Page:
By Alex Beggs, May 4, 2017
No one throws Surrealist dinner parties like they used to. When was the last time you invited a few friends over, and served them an entirely blue-dyed feast? Not recent enough, that’s for sure.
At the TEFAF Art Fair at the Park Avenue Armory in New York, Di Donna Galleries will present “A Surrealist Banquet” from May 4-8. After that it will return to Di Donna Galleries from May 11 to June 2. There aren’t a ton of art shows for food lovers, so if you’re in New York, don’t miss this one. Over 50 pieces of completely delightful, unexpected, funny, and playful paintings, objets, sculpture, and drawings will decorate a dining room set up as a grand banquet for the eyes.
“We’ve invited different artists to represent different aspects of food,” curator Emmanuel Di Donna told us, “from an apple by Man Ray to ‘Leaning Fork with Meatball and Spaghetti’ by Claes Oldenburg, or a painted pomegranate by André Masson, or a piece of cheese by Magritte. They all relate to some aspect of a dinner, or an after-dinner smoke, like a Man Ray pipe with a bubble.” In the decades when a lot of these pieces were made, blue bread and bronze apples were as far from reality as you could get. Now we have unicorn frappucinos, ramen burgers, and rainbow bagels. What would those master Surrealists think of those? “They’d probably like it!” said Di Donna.
One of the show’s centerpieces is a bust by Salvador Dalí of a mannequin with a baguette (topped with an inkwell) balanced on her head and two corn cobs around her neck. Dalí made a handful of these sculptures, playing with different random (or not so random) objects. Interpret as you wish: phallic baguette, objectified woman being consumed by ants, whatever inkwells mean... Fun fact: the original, in 1933, was made with a real baguette, which Picasso’s dog reportedly ate. Because of that—and the fact that time happens—it was remade into eight editions in the mid-seventies under supervision from the artist’s estate. This one is a painted bronze. It's “a strange assemblage,” Di Donna said, “that’s meant to surprise the viewer.”
Another piece, a bright blue baguette by Man Ray (“he played a lot with food,” said Di Donna), was also originally a loaf of bread, painted, until mice eventually got to it and it was recreated in resin. “It’s displacement, putting objects in a place you least expect them, making surprise and wonder in the viewer. I think that was the ultimate motives of those artists.”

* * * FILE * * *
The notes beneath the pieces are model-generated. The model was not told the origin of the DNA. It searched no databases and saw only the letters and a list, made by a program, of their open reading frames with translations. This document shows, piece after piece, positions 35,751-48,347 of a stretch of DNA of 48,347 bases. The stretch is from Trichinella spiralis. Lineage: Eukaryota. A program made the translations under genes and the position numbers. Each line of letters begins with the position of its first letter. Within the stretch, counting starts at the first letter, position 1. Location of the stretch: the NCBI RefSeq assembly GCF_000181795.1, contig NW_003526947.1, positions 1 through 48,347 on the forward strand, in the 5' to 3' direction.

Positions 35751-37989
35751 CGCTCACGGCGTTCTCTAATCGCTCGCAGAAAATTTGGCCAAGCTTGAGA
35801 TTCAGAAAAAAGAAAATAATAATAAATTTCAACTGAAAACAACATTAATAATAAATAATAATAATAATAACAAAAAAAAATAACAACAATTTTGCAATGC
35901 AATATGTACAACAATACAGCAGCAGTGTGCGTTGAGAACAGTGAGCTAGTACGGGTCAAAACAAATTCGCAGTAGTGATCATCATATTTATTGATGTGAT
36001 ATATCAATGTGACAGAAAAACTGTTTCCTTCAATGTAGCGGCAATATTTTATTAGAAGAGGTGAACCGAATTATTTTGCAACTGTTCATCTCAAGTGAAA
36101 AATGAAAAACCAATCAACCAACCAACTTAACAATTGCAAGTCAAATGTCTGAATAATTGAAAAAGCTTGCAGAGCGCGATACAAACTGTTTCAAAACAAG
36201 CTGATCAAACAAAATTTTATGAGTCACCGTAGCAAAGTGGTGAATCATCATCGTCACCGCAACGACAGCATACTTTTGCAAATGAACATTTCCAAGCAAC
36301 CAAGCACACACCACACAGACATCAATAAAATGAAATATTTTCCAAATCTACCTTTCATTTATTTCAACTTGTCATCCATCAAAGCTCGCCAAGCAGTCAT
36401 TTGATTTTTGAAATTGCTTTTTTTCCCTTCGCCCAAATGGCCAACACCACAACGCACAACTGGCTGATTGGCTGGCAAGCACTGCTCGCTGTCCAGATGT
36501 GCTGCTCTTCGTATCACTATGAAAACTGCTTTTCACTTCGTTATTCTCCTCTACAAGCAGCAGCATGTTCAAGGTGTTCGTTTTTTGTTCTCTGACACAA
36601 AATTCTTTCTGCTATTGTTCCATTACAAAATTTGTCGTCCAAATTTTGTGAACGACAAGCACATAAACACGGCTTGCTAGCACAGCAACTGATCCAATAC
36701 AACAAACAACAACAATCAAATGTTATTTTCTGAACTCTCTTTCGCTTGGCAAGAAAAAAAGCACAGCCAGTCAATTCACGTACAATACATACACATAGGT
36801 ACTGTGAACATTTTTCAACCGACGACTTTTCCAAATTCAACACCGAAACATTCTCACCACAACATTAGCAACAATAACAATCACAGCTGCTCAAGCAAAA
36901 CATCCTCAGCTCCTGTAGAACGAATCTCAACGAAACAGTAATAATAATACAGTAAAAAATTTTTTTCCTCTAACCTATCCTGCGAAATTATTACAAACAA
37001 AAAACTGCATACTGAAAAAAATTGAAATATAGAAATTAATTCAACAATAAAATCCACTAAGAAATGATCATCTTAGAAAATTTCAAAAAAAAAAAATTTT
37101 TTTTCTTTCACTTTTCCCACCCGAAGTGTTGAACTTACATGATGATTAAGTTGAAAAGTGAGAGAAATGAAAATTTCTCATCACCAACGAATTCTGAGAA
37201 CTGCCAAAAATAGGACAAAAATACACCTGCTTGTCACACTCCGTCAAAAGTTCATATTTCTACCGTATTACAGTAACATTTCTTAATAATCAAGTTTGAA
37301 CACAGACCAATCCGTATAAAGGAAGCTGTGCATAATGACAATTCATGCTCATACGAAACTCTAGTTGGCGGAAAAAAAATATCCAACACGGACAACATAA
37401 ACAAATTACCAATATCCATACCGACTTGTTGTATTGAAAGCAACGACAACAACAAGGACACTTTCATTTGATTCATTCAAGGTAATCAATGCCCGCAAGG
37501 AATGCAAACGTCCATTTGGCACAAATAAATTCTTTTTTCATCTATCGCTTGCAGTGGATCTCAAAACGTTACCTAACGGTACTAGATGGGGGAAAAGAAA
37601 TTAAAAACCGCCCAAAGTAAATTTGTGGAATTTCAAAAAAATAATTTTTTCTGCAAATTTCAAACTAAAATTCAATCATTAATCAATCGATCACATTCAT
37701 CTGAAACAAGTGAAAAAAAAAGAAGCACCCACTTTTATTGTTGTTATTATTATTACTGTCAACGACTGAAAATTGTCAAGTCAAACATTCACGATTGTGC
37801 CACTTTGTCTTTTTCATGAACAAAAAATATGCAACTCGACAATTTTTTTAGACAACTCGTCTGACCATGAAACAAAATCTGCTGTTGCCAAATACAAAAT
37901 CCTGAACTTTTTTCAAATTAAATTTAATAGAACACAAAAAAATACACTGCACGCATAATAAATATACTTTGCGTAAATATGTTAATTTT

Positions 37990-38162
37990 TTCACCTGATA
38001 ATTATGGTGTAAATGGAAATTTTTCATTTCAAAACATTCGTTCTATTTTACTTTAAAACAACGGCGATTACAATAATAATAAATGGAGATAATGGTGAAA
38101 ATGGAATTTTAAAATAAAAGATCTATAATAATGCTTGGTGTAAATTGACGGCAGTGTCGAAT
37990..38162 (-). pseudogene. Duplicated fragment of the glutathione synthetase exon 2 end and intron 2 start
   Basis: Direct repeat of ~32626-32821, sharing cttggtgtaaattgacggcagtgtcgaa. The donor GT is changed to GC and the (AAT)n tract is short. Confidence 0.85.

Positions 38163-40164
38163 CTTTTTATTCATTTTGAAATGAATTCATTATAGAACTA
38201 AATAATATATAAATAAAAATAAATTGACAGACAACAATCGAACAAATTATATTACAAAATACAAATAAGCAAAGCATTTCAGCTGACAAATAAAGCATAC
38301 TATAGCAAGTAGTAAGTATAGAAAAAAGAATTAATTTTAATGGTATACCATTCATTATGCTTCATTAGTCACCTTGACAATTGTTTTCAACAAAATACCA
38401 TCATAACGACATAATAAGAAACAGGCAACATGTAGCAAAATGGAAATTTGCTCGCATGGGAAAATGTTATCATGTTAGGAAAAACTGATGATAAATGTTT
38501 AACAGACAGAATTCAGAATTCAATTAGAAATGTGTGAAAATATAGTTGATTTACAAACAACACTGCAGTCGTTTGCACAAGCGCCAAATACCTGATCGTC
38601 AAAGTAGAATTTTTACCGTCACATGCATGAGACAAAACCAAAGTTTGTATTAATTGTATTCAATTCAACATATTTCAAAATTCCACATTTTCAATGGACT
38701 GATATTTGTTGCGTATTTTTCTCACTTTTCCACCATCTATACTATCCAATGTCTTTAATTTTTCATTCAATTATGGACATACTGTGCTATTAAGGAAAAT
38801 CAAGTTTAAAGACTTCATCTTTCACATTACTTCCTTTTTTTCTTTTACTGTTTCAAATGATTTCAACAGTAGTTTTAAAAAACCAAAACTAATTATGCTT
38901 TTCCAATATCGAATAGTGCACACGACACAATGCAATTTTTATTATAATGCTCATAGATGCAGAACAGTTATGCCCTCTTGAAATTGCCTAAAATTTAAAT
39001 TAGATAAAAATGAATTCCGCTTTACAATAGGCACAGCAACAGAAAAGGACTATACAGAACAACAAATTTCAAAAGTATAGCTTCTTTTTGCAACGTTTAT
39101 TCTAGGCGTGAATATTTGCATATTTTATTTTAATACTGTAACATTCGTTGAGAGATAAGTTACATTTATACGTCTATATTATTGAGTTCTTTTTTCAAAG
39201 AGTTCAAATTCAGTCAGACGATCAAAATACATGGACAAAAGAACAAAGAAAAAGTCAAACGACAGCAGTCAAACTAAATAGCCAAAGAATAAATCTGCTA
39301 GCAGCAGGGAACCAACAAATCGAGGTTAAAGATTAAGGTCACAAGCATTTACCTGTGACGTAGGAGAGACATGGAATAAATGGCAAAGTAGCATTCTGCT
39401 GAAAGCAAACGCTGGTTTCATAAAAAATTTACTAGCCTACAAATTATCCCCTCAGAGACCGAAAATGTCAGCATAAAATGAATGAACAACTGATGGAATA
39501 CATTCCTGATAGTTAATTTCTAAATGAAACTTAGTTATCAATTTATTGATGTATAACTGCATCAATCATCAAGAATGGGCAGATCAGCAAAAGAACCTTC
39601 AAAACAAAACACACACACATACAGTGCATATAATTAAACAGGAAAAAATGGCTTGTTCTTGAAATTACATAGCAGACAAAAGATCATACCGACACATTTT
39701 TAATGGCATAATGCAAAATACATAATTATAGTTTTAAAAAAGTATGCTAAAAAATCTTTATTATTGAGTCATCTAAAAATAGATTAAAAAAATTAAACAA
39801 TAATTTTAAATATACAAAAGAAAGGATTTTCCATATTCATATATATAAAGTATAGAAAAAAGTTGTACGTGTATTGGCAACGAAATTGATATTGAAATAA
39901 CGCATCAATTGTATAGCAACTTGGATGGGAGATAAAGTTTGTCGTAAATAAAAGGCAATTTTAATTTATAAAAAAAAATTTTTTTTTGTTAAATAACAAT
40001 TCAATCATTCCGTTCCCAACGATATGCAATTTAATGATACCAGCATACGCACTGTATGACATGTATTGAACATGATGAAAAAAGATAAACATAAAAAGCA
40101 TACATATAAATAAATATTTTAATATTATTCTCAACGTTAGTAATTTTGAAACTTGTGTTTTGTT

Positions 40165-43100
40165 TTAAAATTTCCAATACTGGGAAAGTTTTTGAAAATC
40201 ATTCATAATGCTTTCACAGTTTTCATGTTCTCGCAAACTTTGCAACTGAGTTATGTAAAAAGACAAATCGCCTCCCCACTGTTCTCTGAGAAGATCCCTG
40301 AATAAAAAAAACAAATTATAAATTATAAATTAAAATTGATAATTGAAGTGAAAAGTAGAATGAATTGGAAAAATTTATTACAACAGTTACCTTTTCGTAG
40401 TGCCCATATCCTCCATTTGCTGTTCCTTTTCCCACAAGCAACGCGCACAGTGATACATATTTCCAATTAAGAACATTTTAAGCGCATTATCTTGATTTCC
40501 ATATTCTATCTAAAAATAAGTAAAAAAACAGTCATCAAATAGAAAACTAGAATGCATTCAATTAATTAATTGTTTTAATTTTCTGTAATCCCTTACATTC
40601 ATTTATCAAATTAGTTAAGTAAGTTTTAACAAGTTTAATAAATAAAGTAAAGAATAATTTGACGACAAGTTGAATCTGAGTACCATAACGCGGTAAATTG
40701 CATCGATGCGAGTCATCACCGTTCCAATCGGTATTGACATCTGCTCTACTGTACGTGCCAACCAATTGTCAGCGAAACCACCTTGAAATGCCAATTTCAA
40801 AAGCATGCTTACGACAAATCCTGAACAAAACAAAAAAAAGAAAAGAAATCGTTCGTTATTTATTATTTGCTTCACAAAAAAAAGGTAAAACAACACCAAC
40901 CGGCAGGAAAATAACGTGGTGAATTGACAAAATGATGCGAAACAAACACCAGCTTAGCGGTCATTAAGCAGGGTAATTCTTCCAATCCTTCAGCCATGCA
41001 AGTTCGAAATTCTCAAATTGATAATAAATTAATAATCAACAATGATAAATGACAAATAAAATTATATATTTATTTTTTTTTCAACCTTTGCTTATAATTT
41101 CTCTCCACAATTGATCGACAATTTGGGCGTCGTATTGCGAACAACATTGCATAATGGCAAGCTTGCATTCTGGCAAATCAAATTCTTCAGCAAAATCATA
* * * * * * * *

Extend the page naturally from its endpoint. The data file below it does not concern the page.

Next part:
The food in these Surrealist works plays on Freudian innuendo and the subconscious and all that sex stuff, but also the unexpected and just plain fun, like Wayne Thiebaud's Sandwich (up top—ha ha, it’s a face!). If you’re craving cake, check out more of the 95-year-old’s delicious paintings here.
As Di Donna put it, more more elegantly than me: “Every one of those works has a higher meaning in a way, it's not food just to represent food, it’s food mixed with emotion, or with Magritte the bottle transforming into a carrot, it’s about mixing objects, transformation, a lot more than just food.” Man Ray’s object above was a series of nine boxes with forks and knives around cotton nets filled with wood beads (yum); you can almost picture them placed around a table. Funny enough, one of Man Ray’s longtime loves and muses was with the photographer Lee Miller, who threw Surrealist gourmet dinner parties with dishes like green chicken, or replica Elizabethan feasts of entire roasted pigs.
There are some works—like the Balthus bouquet and an Alexander Calder spider hanging from the ceiling above the table—in the exhibition that aren't necessarily Surrealist, but fit in to the dinner scene. If the transforming carrots and painted cheeses under real cloches are a “play on reality and representation of reality,” per Di Donna, the entire setup of the exhibit play on the concept of dinner party. So make sure to stop by and mingle, just don’t take any bites.